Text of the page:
Many resource-constrained public sector organizations are ill-equipped to handle even common cyberattacks, lagging behind on techniques to properly patch, prevent, monitor, detect, and respond to threats that target them, according to DARKreading contributor Jonathan Couch, Senior VP of Strategy at ThreatQuotient.
“Implementing and managing a centralized approach in typically decentralized government structures is difficult due to the level of visibility and coordination required,” he says. Couch outlines steps to which these organizations can take to implement and manage a centralized approach to security:
(1) Establish security protocols that incorporate at least basics of the CIS Critical Security Controls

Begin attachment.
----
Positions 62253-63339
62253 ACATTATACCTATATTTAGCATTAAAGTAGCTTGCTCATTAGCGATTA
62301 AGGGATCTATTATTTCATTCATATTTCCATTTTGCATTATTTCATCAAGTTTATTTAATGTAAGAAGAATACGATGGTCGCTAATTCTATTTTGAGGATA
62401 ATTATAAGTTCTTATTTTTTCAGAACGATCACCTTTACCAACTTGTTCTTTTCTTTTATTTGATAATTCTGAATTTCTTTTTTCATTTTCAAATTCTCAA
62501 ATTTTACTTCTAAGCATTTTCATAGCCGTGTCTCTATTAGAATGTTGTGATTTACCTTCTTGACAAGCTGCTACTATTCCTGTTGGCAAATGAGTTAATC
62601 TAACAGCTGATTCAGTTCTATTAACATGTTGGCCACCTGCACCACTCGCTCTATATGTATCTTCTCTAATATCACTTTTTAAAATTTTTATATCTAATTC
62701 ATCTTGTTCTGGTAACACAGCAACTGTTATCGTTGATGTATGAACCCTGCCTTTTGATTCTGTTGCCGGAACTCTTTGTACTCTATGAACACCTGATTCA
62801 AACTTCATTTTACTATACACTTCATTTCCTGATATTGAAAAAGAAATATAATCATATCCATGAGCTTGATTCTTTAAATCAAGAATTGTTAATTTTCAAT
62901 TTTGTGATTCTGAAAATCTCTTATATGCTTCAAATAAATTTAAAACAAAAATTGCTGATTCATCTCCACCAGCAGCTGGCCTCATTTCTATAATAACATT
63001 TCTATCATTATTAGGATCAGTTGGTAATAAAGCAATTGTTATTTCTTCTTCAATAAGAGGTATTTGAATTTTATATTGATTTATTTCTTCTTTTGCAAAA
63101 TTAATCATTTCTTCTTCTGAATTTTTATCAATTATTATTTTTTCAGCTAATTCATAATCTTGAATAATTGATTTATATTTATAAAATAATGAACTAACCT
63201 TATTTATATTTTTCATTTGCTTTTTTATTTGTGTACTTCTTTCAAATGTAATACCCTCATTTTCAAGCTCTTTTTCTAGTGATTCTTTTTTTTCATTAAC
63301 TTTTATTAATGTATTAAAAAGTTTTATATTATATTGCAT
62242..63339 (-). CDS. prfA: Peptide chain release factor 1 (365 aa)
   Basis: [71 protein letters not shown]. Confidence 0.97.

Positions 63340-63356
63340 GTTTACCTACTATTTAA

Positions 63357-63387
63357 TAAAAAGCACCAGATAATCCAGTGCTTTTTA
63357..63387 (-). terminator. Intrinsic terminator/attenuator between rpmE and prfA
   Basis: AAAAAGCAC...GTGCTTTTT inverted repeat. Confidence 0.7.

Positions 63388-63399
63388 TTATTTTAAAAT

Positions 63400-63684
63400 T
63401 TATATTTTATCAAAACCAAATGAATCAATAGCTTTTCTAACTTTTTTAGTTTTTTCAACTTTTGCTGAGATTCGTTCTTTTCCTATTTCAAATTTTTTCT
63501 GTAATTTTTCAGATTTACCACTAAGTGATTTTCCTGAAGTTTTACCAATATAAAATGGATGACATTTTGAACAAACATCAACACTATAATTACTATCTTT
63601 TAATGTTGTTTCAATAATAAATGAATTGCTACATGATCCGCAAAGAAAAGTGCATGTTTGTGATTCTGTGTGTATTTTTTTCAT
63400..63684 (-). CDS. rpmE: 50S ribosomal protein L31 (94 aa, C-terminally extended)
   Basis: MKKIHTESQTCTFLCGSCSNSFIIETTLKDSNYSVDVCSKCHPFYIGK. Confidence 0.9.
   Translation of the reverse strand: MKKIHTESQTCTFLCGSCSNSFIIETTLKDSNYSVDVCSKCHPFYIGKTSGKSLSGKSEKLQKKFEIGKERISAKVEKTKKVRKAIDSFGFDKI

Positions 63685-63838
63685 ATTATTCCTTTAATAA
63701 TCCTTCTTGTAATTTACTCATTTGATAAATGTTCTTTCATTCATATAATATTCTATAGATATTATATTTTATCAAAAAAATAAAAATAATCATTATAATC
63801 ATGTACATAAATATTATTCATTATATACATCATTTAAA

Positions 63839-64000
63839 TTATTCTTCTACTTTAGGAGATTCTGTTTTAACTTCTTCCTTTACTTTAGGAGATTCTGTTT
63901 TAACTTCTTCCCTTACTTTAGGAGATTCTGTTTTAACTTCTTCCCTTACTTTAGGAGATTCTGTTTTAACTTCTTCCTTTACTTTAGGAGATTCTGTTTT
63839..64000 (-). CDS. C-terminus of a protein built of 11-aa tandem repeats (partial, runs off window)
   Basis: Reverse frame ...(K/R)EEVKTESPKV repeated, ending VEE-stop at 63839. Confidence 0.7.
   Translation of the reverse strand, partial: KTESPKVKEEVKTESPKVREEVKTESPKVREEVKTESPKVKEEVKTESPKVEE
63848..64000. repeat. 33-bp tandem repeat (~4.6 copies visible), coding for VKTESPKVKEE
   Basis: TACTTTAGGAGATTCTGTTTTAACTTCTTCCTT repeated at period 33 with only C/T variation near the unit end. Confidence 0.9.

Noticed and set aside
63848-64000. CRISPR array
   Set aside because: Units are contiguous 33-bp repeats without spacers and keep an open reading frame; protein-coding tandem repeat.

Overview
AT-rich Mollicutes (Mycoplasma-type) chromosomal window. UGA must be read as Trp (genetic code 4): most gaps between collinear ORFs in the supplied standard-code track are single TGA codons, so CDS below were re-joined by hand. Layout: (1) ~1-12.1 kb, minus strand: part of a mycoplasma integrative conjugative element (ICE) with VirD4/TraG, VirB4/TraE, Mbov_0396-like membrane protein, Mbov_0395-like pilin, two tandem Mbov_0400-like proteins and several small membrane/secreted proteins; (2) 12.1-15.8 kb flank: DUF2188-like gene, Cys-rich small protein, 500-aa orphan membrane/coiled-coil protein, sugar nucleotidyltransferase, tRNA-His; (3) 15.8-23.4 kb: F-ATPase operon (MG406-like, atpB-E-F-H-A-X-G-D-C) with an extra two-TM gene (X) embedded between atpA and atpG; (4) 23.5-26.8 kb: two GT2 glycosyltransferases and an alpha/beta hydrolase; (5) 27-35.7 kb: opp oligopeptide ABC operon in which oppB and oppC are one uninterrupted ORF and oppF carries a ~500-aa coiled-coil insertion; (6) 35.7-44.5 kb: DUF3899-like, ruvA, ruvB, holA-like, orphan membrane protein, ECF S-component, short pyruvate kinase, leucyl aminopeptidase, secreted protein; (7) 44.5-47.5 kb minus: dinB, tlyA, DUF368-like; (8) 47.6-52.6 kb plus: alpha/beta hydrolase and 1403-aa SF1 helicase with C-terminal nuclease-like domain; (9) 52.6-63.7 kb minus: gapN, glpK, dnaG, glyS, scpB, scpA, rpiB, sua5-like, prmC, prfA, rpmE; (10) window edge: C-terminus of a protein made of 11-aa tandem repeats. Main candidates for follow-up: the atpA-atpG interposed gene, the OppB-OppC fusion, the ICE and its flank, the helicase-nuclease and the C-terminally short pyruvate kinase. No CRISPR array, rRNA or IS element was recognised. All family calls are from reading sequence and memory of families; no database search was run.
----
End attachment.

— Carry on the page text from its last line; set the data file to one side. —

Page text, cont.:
Couch argues that implementing these basic security controls will remove “most of the risk and deflect the large majority of attacks.” Organizations should also conduct patching, a critical control of vulnerability assessment and remediation, which requires minimal if any additional funding to implement.
(2) Address shortage of skilled security staff with automation and outsourcing
“Turning on auto-update capabilities for applications and systems can reduce the burden on security teams and make patching more timely,” he says. Organizations should also outsource services such as monitoring and audits to close the talent gap in protecting their systems.
Finally, governments should keep up with the commercial market and how it approaches security programs to properly secure digital assets and infrastructure. “Even baseline measures that require only minimal funding and retooling can go a long way toward answering the question ‘Is your cybersecurity adequate?’ with a resounding ‘Yes!,'” he concludes.